What do you get for $193 million? A dead battery.
Consumer Reports tried to test the Karma, a $100,000 electric car creation of Fisker Automotive, but it died and wouldn’t restart on the test track. Fisker engineers couldn’t even come up with a reason to explain why the car failed to run.
Fisker has drawn $193 million on a $529 million loan from the Obama Administration to develop the plug-in car, but according to tech industry reports, the company finds itself “in turbulent times.” Having your invention die on the test track isn’t likely to help turn that around.
Last month, Fisker changed its CEO and announced it was forced to renegotiate the terms of the DOE loan because the company “missed milestones in getting its first vehicle, the Karma sports car, to market.” The first car was three months late coming out of the manufacturing plant, and buyers haven’t warmed to a $103,000 electric experiment.
In a pattern that has become all too familiar with DOE loan recipients, Fisker was forced to start laying off workers in their California manufacturing plant in February.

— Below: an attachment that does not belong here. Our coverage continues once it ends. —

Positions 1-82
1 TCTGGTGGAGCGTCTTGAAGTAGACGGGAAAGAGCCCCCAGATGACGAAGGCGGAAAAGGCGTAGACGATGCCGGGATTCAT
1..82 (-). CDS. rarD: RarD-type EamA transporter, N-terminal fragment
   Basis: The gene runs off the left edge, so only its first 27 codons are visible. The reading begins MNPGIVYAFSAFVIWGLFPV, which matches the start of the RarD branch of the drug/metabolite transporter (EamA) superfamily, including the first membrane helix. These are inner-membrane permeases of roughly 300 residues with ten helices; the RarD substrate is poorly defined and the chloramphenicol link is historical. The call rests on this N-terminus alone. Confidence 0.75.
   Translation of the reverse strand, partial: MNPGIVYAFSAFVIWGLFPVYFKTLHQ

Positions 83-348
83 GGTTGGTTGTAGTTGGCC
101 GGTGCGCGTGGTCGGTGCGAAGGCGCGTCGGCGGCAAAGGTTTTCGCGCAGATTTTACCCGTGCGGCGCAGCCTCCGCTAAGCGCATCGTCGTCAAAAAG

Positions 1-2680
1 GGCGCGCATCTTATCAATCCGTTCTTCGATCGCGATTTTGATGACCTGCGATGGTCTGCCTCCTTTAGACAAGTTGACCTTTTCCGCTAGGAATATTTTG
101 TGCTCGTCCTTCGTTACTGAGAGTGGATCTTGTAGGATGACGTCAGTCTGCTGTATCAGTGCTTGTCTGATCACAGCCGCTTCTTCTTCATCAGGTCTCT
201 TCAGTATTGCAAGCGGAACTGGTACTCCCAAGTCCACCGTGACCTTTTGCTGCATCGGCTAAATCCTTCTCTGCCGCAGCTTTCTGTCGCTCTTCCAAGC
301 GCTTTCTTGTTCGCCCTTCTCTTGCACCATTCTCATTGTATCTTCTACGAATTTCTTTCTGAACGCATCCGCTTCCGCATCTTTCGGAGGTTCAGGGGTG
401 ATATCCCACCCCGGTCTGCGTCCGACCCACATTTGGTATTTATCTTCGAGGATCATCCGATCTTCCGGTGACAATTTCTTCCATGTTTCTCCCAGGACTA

A few weeks ago, GM announced it was “halting production” of the Chevy Volt, another electric experiment, because it wasn’t selling. According to published reports only 1,626 Volts have been sold through February. GM had planned to manufacture 60,000 of them and sell 45,000 in the U.S. this year. Energy Secretary Stephen Chu brags that the government has dumped $5 billion into developing electric cars like the Volt. In addition, there is a $7500 direct subsidy for each car sold. Obama’s solution for the anemic sales? Increase the subsidy by 33% to $10,000.
If that doesn’t work, we understand the President is in negotiations with Santa Clause to put a Volt under Christmas trees.